PIWI-mediated Control of Tissue-specific Transposons is Essential for Somatic Cell Differentiation

Date of Award

Fall 10-1-2021

Document Type


Degree Name

Doctor of Philosophy (PhD)


Molecular, Cellular, and Developmental Biology

First Advisor

van Wolfswinkel, Josephina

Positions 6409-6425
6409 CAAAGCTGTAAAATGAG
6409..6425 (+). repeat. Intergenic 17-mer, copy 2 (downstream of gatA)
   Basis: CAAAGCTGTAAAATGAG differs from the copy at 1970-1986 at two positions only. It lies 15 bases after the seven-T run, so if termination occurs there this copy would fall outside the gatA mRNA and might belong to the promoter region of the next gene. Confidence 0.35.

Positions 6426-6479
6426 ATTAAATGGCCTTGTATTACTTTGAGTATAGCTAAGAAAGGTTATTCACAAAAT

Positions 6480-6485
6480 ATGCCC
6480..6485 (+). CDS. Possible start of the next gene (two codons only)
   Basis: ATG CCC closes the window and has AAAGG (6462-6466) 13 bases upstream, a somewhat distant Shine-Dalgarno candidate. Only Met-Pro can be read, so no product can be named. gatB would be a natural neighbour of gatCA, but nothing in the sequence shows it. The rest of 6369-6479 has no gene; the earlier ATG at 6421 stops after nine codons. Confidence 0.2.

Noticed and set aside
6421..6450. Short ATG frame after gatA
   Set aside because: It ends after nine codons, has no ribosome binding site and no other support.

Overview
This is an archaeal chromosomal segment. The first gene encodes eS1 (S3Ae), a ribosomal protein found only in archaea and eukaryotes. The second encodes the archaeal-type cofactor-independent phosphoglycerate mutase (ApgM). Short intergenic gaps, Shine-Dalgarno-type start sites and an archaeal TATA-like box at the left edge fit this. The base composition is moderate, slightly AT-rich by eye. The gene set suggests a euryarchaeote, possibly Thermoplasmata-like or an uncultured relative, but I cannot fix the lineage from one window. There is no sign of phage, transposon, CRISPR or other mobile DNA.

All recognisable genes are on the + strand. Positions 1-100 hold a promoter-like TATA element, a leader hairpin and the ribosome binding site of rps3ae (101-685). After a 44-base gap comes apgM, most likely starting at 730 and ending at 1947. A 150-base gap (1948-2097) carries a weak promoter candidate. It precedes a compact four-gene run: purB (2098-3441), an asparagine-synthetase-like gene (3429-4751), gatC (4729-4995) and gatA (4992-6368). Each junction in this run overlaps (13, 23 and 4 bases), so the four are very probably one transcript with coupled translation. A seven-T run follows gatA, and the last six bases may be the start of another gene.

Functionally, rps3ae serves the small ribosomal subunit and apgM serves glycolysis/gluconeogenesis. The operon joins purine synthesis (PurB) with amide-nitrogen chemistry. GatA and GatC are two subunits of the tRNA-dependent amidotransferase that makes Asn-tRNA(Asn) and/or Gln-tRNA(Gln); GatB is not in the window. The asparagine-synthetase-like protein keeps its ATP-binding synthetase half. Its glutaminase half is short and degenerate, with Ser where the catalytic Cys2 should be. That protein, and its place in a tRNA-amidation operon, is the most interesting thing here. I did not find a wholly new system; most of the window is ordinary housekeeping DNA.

All eukaryote genomes lie under the constant threat of transposon invasion. About 45% of the human genome is derived from transposon elements. Although the vast majority of these transposons are inactive, they still lead to a mutagenesis rate of around 1 new insertion per 20 births. Multiple mechanisms have been evolved to silence transposons, among them is the PIWI-interacting RNA (piRNA) pathway. piRNAs rely strictly on PIWI proteins for their biogenesis and function, which includes target RNA cleavage and chromatin state alterations. PIWI and piRNAs are most well known for their transposon repression function in the germline, where PIWI depletion often lead to transposon upregulation, DNA damage, meiosis arrest and sterility. PIWI is also present in the stem cells of multiple regenerative species, but its function in the stem cell context is less well understood. Here we use the freshwater flatworm planarian Schmidtea mediterranea to study the function of PIWI proteins in adult pluripotent stem cells. RNAi-mediated knockdown of the planarian PIWI gene smedwi-2 causes tissue turnover defects, regeneration arrest, and 100% lethality, but the survival and proliferation of stem cells are not affected at early stages of RNAi. Instead, tissue-specific transposon upregulation is observed during the process of cell differentiation. Mechanistically, we find that repetitive sequences are the major target of SMEDWI-2, and SMEDWI-2 directly represses these loci through induction of H3K9me3 modification. The threat of transposon activation continues during differentiation, and SMEDWI-2 together with the associating piRNAs are faithfully inherited from the stem cells to the differentiating cells to counteract such threats. We further demonstrate that lineage specific changes in chromatin states during normal differentiation allow for the opening of certain transposon copies, which more readily activate in their specific lineages unless repressed by SMEDWI-2. We also observe insufficient opening of certain coding genes, including lineage-specific transcription factors, upon smedwi-2 depletion. These genes are not targeted by piRNAs, and are potentially affected through changes in their surrounding chromatin environment. Accordingly, we observe defective differentiation of the epidermal and the intestinal lineages, which is very likely the cause for tissue organization defects and eventual lethality of smedwi-2(RNAi) animals. Finally, we find that smedwi-2 deficient stem cells already demonstrate transposon derepression on the chromatin level, but transposon RNA expression is kept in check by the other two stem cell-specific PIWI proteins, SMEDWI-1 and SMEDWI-3. Together, these three PIWI proteins provide a double layer of transposon protection in planarian stem cells. Overall, we showed that SMEDWI-2 is essential for transposon repression and proper stem cell differentiation. By studying PIWI proteins in an adult pluripotent stem cell system, we reveal unexpected tissue-specificity in PIWI targeting, and demonstrate how PIWI proteins cope with the differential regulatory demand of tissues with a generic pool of piRNAs. We also find that the chromatin changes during differentiation naturally place planarian cells at risk of transposon upregulation, and that repression of repetitive regions may be an intrinsic part of the normal chromatin transitions in the differentiation program. Our study reveals a unique role of PIWI proteins in safeguarding the epigenome of somatic stem and differentiated cells, and may lend new insights to PIWI studies in other biological contexts, particularly those involving major chromatin shifts.

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